[Technology Integration]

Technology Integration Matrix

Michelle Cowell, the Technology Integration Consultant from AEA267, introduced me to the Technology Integration Matrix, which is a teaching and resource "grid" used to assist educators in designing technology-rich lessons with higher order thinking skills and relevance.  The matrix describes the types of tasks that can be designed for student learning with the intent to modify tasks in assisting that learning.  The Matrix can be found HERE.  PDF versions for teacher and student use can be found HERE.  The Technology Integration Matrix was designed by the Florida Center for Instructional Technology at the University of South Florida.
   Arizona has developed a similar matrix HERE, which uses the Florida matrix with some revisions.

Depth of Knowledge

The Depth of Knowledge is a model describing the types of conceptual rigor used by students in tasks.  The DoK chart gives an educator a chance to change the rigor of a task by using different terminology in assigning the task.  Here is the model:

DoK explanatory video from NYC DOE:

Depth of Knowledge from NYC DOE Promising Pract on Vimeo.

Webb's Depth of Knowledge for Four Content Areas Article (CLICK HERE)


SAMR is a model for describing how technology is being used in a classroom or within a student task.  The levels of description are:

S- Substitution: the technology is being used to do something that can be done on paper.  An example- typing a research paper.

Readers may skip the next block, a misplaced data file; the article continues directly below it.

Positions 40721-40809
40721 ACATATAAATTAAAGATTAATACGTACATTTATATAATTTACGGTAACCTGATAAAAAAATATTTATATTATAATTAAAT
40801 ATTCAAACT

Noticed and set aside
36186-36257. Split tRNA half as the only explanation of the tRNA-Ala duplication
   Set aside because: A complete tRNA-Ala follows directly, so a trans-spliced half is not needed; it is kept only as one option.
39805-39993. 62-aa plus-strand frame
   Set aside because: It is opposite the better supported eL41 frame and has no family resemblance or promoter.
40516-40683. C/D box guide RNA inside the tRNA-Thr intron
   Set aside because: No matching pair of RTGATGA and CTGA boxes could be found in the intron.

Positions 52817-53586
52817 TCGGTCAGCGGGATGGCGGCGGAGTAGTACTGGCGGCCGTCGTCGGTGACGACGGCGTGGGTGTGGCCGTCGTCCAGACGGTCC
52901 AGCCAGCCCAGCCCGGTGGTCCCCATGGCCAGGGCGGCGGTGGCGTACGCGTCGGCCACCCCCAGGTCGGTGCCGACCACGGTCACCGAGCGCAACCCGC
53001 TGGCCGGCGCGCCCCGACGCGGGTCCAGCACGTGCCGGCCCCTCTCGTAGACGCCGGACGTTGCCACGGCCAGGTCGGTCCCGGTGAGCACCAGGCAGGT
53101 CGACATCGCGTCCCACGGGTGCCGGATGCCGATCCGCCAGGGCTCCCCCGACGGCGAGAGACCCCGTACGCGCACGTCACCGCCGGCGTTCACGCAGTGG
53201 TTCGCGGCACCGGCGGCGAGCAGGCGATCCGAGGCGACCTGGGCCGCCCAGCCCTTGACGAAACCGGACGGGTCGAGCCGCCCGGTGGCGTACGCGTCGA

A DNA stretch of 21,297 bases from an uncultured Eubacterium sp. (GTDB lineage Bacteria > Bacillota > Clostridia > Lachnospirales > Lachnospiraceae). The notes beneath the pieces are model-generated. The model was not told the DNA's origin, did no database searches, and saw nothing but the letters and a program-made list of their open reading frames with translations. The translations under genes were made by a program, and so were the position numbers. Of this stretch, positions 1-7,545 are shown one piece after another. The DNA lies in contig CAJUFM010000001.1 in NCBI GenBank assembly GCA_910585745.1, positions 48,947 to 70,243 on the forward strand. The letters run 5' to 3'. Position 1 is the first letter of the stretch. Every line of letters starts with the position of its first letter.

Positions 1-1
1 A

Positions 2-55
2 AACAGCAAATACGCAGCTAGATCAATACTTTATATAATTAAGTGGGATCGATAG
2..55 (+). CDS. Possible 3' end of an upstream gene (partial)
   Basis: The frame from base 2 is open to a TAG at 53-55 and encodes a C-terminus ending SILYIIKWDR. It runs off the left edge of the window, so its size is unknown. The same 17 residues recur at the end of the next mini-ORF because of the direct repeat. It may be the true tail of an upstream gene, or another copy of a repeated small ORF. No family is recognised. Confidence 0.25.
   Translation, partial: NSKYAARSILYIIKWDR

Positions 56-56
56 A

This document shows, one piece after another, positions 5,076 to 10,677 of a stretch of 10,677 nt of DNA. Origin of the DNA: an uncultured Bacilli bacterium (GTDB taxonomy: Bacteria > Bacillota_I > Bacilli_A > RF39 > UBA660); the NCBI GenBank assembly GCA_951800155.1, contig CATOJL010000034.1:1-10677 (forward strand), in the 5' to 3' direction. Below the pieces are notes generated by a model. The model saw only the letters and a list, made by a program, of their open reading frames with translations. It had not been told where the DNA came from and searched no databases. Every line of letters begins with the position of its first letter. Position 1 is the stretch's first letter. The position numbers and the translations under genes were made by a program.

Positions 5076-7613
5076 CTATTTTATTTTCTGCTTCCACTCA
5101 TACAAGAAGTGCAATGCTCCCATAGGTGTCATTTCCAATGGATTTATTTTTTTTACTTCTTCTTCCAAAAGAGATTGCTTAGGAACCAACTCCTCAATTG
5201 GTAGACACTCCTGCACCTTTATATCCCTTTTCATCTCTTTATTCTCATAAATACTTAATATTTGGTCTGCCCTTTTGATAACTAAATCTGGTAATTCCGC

A- Augmentation: the technology adds a little more to the task that normally can't be done without it.  An example- typing a research paper, and using spell-check to correct spelling errors.

M- Modification: the technology allows teachers to significantly modify the task for students.  An example: doing research by interviewing an expert in the field via Skype or Google Hangouts.

R- Redefinition: the technology allows for the creation of tasks for students that were previously inconceivable.  An example- designing a research project by collaborating with students in different parts of the world to track data sent from a robot built by the student, then having university researchers peer-review the data on a blog.

While SAMR does a nice job of describing how technology is used in a classroom, it does not help to design technology tasks.  Scott Mcleod and his team at Prairie Lakes AEA are working on a tool to help design tasks that use technology to modify and redefine lesson plans.  His tool, called the TRUDACOT, takes both the TPACK and SAMR models into consideration.  You can check out the early draft of the TRUDACOT here.